Heidi Williamson is a poet, writing tutor and mentor.  She studied poetry and prose at the UEA and regularly teaches for arts and literature organisations in the UK.

She is an Advisory Fellow for the Royal Literary Fund. From 2018 to 2020 she was Royal Literary Fund Fellow at the University of East Anglia and returns as UEA RLF Fellow from January to June 2021.

She teaches a monthly poetry seminar for The Poetry School and mentors poets world-wide by Skype through The Poetry Society, the National Centre for WritingThe Poetry School and The Writing Coach.

Her first collection ‘Electric Shadow’ (Bloodaxe, 2011) was a Poetry Book Society Recommendation and shortlisted for the Seamus Heaney Centre Prize for Poetry. Her second collection, ‘The Print Museum’ (Bloodaxe, 2016), won the EAW Book by the Cover Award and the 2016 East Anglian Book Award for Poetry. Her third collection ‘Return by Minor Road’ is published by Bloodaxe in June 2020.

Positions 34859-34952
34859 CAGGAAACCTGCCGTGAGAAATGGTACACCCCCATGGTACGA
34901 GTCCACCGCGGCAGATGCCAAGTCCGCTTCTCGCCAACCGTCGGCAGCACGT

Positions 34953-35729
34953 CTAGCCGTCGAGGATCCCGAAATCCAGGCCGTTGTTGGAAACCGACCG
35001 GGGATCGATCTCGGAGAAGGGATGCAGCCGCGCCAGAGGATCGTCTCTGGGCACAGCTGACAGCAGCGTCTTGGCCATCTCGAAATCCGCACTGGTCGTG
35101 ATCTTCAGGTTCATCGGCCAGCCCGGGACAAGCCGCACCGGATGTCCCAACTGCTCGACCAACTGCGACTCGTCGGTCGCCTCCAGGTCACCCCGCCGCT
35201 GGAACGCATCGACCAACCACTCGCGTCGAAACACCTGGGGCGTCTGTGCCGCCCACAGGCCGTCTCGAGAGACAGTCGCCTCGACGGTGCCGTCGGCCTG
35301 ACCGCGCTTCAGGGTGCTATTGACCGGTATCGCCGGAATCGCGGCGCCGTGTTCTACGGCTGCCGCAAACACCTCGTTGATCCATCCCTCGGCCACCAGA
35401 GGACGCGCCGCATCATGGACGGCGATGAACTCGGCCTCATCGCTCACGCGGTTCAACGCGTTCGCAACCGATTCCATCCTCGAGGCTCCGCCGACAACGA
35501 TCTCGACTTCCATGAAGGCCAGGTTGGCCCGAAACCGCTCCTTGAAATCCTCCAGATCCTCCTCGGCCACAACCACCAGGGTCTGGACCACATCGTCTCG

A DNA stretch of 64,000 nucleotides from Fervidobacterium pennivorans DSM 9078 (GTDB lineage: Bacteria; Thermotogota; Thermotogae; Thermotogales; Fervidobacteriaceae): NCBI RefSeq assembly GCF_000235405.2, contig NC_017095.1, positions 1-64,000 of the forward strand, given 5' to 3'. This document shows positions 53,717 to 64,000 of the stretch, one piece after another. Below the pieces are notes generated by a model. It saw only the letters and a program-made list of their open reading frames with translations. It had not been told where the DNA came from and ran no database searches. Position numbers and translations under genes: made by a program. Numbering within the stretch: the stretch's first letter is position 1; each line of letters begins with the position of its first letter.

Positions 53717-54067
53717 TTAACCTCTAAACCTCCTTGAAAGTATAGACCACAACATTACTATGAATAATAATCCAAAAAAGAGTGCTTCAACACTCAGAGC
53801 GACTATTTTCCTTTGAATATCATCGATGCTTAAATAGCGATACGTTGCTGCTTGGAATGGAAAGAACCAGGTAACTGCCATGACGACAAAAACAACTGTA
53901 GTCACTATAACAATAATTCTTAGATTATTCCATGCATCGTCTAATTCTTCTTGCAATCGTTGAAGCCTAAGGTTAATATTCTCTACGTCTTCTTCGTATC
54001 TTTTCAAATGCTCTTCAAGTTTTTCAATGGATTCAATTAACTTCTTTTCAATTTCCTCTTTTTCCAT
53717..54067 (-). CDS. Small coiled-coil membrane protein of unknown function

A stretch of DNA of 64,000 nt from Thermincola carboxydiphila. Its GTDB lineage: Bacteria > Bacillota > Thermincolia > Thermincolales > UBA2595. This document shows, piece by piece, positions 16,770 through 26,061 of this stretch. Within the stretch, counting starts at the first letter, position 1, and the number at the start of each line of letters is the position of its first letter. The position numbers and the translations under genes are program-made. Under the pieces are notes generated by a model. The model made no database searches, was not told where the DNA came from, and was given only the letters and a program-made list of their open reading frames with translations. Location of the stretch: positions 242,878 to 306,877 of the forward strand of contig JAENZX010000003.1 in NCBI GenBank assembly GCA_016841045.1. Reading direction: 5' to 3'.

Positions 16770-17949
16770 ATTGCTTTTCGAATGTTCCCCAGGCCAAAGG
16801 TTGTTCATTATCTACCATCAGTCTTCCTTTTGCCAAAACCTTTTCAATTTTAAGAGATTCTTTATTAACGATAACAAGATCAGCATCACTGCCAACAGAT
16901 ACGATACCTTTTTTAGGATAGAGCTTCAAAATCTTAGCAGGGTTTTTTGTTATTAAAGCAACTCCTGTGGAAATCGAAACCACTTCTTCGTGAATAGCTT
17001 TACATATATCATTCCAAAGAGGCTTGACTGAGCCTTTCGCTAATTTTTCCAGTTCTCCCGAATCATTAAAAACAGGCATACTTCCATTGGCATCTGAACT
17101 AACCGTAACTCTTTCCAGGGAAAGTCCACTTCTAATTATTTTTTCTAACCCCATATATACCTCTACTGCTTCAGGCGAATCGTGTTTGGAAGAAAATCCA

She is a qualified Writing Coach and professional member (AMAC) of the Association for Coaching.  She has over twenty years’ experience developing and delivering writing workshops for a wide range of large corporations and arts organisations. In 2008 and 2009 Heidi was writer-in-residence for the London Science Museum’s Dana Centre. From 2011-2014 she was writer-in-residence at the John Jarrold Printing Museum.



Have really enjoyed studying for British Sign Language Level 1 with @citylit. We had an awesome teacher in
@abdigas - thank you for all your help. I passed!

In @suekburge's 'Say it Slant' Zoom workshop Weds 21st July 10-1, I'll join her for an hour to read from 'Return by Minor Road' and talk about the process of writing the poems.
Details of the workshop here: https://t.co/zVAVhnfzKr

This is fab. Raising awareness that working class kids can break through to where they want to be. I was a free school meals kid in a single parent family on a council estate. The first in my family to go to university.

This is so beautiful. And what an apt day for it! @RichLambert71's poem 'Rain' in The @spectator